Located in the river between East Perth and Victoria Park and connected by a causeway is Heirisson Island, a nature reserve with a 2km walking trail, great birdwatching (look out for great egrets, ospreys and Australian ibis) and a kangaroo sanctuary. There is also a statue to Yagan, the Noongar leader during the Swan River Colony days.
Some 15km from the city centre is the epicentre of Perth’s beach culture, Cottesloe Beach, which has been a see-and-be-seen place for over a century. With both reefs and waves, it’s a great spot for surfers, snorkellers and beach cricketers, and the blue and green waters backed by the dense Norfolk pines behind make for a truly wonderful setting – though the beach was the site of one of WA’s most notorious shark attacks, when in 2000 local resident Ken Crew was killed by a Great White.
The star of the show here is the Cottesloe Beach Pavilion, sometimes called the Indiana after the Indiana Teahouse – originally constructed in the 1920s, it was demolished and replaced by another pavilion in 1983. This was deemed too small, however, and another new building (though designed to look traditional) was erected on the original foundations. Public interest in the teahouse remained muted until Taylor Swift visited in 2012 and shared on social media how much she loved the building. Now – partly due to publicity, and partly because it really is a lovely building in a popular spot – it is arguably Perth’s most recognisable building with its wide arches, semicircular windows recalling an image of the sun and green dome roof.
Theatre and arts
Theatre goers should try and catch a show at His Majesty’s Theatre. When it opened on Christmas Eve 1904, it was the largest theatre of its kind in Australia. Today, shows range from black comedies like Hell Hath No Fury to Neil Diamond tribute acts. Guided tours of the facility are also on offer; check the website for times and prices. There are numerous theatre companies in Perth, one of the most notable being the Black Swan State Theatre Company who put on many original performances at a range of venues.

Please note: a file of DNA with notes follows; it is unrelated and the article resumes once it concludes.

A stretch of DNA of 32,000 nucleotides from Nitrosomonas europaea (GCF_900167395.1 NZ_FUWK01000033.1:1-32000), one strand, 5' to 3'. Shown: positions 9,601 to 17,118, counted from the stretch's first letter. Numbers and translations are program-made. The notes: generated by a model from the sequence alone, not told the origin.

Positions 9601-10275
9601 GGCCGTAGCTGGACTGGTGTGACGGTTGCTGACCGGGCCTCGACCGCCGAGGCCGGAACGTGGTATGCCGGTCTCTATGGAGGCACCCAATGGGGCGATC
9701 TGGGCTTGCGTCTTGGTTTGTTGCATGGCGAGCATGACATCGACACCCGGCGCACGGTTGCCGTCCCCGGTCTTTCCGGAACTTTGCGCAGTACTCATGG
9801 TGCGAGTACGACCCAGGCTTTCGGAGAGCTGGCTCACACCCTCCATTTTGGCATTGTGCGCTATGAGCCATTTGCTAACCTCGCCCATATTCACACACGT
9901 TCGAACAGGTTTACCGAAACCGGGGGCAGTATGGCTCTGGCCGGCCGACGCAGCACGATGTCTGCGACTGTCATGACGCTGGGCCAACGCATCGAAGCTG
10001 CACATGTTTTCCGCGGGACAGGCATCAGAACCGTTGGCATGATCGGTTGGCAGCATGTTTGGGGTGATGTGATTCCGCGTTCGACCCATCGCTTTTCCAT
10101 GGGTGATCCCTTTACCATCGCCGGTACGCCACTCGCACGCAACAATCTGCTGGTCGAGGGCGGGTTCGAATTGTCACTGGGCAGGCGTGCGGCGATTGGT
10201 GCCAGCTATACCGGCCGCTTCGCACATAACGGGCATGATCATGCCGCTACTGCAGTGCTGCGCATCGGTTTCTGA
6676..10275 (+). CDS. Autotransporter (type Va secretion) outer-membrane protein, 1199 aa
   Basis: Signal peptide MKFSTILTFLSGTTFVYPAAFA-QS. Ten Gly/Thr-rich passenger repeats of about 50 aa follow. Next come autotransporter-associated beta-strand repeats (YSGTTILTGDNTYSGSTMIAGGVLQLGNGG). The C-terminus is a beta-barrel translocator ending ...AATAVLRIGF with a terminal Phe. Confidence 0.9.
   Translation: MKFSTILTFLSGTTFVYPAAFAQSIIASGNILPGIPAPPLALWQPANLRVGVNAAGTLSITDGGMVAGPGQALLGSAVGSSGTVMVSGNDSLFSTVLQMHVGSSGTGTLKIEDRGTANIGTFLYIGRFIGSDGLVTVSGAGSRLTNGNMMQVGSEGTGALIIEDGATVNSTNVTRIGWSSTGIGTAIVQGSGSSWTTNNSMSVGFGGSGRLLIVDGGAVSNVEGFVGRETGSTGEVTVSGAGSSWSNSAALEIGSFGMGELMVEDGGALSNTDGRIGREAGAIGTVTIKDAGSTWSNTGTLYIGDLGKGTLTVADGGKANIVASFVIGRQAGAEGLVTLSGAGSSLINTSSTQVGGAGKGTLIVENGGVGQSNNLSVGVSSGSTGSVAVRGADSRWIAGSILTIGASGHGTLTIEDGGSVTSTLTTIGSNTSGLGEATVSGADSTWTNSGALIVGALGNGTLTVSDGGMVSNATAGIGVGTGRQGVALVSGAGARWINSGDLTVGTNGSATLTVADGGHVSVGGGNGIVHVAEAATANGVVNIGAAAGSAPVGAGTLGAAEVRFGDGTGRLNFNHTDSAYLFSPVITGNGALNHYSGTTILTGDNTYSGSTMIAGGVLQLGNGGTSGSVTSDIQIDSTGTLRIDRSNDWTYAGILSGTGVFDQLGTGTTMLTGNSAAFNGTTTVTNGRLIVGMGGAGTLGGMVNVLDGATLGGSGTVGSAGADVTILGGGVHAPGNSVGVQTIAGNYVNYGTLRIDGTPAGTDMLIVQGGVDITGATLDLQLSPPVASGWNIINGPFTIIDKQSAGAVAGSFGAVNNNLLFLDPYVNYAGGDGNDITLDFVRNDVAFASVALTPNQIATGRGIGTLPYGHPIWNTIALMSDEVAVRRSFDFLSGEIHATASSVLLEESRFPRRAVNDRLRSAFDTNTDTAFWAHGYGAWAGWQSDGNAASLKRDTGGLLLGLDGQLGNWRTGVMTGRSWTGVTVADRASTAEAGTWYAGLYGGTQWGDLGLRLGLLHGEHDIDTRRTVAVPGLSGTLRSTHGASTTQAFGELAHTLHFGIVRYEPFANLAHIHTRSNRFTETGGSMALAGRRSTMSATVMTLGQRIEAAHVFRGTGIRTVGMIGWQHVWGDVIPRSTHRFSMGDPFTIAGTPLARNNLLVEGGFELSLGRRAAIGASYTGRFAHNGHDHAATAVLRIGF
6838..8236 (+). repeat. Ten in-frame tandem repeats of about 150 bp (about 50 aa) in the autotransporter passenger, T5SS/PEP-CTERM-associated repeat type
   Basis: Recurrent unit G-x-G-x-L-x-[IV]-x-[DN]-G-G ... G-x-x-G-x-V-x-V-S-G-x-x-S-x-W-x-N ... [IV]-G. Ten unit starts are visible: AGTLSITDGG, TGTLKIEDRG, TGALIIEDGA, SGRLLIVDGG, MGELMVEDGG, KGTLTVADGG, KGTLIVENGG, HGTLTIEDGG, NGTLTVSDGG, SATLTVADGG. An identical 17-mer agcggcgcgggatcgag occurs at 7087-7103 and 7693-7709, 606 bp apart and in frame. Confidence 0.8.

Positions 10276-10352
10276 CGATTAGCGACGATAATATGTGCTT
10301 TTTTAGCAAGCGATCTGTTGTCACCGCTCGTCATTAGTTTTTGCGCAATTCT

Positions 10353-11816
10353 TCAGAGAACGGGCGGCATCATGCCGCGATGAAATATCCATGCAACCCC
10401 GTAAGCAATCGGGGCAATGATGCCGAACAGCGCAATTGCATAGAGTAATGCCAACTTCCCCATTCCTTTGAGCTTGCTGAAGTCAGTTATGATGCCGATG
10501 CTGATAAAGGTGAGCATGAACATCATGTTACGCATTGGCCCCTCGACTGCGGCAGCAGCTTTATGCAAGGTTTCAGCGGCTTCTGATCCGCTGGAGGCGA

Esperance has a spectacular coastal setting and has taken full advantage of it. The seafront promenade in the CBD, lined with the town’s famous pines, has a beautiful vista out to the massive granite outcrops in the Bay of Isles. To the west of the CBD, the 40km circular Great Ocean Drive is one of the best coastal roads in Australia, passing postcard-worthy beach after beach after beach, while the national parks to the east of town present even more squeaky, sugar-white sands framed by golden-brown outcrops – most of which you are likely to have all to yourself.
What to see and do in Esperance
Cape Le Grand National Park
At 318km², this sweeping heathland is dotted with light brown granite outcrops and white sandy-beach coves. Jewel of a thousand brochure covers, Lucky Bay with its impossibly clear water, crystal-white sand and spectacular, sheltered granite backdrop – is unsurprisingly the centrepiece of the national park. It’s undeniably popular with visitors but don’t worry – even when the beach is ‘packed’, this is only by Outback standards and you will find plenty of space on the sand for yourself. The swimming here is magnificent – the clarity of the water is such that it feels like you’re in a swimming pool. There are also heaps of marsupials – while the kangaroos get the attention here, the park is also home to honey and ring-tailed possums and bandicoots.
For the experienced walker, the 17km (one-way) Coastal Track goes from Le Grand Beach to Rossiter Bay, taking in Lucky Bay, Thistle Cove and Hellfire Bay (another popular swimming beach) and providing beautiful headland, coastal and ocean views along the way. Though different sections of the walk have different class ratings, it is a challenging walk; be prepared for Class 4 and Class 5 conditions. All of these beaches can be visited by car.